• 5 out of 5 stars
  • Unexpectedly excellent

  • By JED on 01-02-16

Entertaining and endearing

Overall
5 out of 5 stars
Performance
5 out of 5 stars
Story
5 out of 5 stars

Reviewed: 19-06-18

Perhaps the main characters here are less complex and layered than in other Georgette Heyer novels I've read, and so is the romantic plot, but this is largely balanced by the humourous situations and slightly absurd adventures they get themselves into. The support characters are pure gold, and so are all her incredibly well-researched references to the culture and customs of the era.

The reader did an excellent job in my opinion, all the characters are easily identifiable and the cadence and tone of his speech are believable for the period.

  • The Capture of Cerberus & The Incident of the Dog's Ball

  • By: Agatha Christie
  • Narrated by: David Suchet
  • Length: 1 hr and 22 mins
  • Original Recording
  • Overall
    4.5 out of 5 stars 21
  • Performance
    5 out of 5 stars 17
  • Story
    4.5 out of 5 stars 17

In 2004, a remarkable archive was unearthed at Agatha Christie’s family home, Greenway - 73 of her private notebooks, filled with pencilled jottings and ideas.

  • 4 out of 5 stars
  • Interesting early drafts, beautifully read

  • By EvaGM on 19-06-18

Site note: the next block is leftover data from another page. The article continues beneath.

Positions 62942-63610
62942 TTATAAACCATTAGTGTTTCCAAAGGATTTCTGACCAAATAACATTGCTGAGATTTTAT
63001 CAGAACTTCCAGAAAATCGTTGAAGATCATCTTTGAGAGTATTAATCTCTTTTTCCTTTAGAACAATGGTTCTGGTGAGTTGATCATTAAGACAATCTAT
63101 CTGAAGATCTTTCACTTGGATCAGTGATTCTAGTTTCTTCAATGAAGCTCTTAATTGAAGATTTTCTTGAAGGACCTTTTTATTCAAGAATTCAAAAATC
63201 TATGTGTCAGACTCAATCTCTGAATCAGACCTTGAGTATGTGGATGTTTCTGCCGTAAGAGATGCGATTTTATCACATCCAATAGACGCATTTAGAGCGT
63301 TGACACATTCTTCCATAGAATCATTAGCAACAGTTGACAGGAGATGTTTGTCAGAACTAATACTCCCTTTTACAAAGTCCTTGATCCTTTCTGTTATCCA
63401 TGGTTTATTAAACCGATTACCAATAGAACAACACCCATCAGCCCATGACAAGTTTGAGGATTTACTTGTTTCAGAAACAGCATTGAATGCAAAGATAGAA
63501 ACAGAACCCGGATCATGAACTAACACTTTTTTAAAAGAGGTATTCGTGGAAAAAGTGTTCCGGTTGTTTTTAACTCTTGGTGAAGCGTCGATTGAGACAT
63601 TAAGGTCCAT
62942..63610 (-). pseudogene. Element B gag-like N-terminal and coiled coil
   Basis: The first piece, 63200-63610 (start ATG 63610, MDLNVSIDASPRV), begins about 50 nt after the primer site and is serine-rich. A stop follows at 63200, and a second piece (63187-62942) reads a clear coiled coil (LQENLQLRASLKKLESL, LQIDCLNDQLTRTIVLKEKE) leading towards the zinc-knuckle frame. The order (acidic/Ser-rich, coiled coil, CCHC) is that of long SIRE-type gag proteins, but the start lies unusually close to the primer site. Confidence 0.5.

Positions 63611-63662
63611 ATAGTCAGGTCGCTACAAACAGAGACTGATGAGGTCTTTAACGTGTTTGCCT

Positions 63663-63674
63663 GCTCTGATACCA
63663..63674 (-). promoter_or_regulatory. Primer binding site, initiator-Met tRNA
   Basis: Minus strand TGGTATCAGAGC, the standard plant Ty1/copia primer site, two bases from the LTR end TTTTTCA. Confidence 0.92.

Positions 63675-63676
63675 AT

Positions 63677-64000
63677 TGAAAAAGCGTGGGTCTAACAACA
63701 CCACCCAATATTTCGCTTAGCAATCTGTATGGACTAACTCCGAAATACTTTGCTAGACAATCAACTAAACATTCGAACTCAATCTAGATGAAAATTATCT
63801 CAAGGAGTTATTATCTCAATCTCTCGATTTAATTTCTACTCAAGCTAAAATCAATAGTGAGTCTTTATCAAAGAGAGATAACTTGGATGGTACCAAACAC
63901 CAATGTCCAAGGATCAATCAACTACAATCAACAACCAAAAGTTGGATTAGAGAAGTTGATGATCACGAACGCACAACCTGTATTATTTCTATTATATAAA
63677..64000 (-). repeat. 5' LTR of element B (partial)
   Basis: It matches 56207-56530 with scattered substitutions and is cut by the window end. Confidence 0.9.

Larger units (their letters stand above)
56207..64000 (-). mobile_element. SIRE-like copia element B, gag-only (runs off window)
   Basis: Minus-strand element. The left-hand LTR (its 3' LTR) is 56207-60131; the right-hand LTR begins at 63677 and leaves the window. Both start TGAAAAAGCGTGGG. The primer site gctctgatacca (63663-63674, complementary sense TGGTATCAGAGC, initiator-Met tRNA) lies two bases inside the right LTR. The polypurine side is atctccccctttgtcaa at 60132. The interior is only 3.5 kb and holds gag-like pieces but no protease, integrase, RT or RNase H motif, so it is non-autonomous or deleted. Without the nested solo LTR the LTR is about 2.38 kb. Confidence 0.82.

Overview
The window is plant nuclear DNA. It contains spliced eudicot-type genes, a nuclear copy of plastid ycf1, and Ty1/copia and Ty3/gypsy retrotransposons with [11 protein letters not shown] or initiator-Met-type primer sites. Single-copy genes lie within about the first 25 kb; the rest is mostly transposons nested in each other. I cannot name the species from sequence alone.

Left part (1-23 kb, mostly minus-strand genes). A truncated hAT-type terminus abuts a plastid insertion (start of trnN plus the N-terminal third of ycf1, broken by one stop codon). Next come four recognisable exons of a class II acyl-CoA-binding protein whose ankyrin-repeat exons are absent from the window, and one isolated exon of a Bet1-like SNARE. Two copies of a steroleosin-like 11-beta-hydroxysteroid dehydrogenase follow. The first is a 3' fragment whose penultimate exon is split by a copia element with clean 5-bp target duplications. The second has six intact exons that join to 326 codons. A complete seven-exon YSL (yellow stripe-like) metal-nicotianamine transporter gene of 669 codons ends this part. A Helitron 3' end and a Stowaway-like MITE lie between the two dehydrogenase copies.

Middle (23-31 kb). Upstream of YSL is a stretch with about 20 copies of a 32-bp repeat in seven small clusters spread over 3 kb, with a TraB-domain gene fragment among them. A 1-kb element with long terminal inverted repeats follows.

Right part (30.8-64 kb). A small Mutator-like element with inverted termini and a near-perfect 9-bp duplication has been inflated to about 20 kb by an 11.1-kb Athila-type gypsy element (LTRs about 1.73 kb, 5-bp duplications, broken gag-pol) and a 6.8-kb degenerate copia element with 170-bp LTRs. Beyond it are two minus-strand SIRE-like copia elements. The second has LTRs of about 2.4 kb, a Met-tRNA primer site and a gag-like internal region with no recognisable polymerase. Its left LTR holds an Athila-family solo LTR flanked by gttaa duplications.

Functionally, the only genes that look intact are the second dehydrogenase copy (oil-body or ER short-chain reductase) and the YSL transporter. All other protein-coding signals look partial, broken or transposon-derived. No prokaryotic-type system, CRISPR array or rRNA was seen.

Interesting early drafts, beautifully read

Overall
4 out of 5 stars
Performance
5 out of 5 stars
Story
3 out of 5 stars

Reviewed: 19-06-18

I enjoyed comparing these discarded early versions with the more polished stories Christie finally published, a lovely little treat for her fans. David Suchet is as brilliant as ever, perhaps his 'Russian' accent isn't the best I've ever heard but still.

  • Ghostly Tales: An Audible Christmas Gift

  • By: Charles Dickens, E. F. Benson, J. H. Riddell, and others
  • Narrated by: Simon Callow, Sally Phillips, John Banks, and others
  • Length: 2 hrs and 29 mins
  • Unabridged
  • Overall
    4 out of 5 stars 2,857
  • Performance
    4.5 out of 5 stars 2,580
  • Story
    4 out of 5 stars 2,578

The days are getting colder, the nights are getting longer, and as Christmas approaches the time is high for some ghostly tales. As an exclusive gift for Audible members, settle down, snuggle up and listen to four chilling ghost stories, read by Simon Callow. Four great stories, one master storyteller - what could be simpler than that?

  • 5 out of 5 stars
  • really well read

  • By Amazon Customer on 20-12-17

Delightful.

Overall
5 out of 5 stars
Performance
5 out of 5 stars
Story
5 out of 5 stars

Reviewed: 06-04-18

Great classic ghost stories, all new to me, brilliantly read by the talented Simon Callow. Sally Phillips gives him the perfect replica to create the framing story, which is a bonus enjoyment for those readers who understand the best ghost stories require a bit of suspension of belief.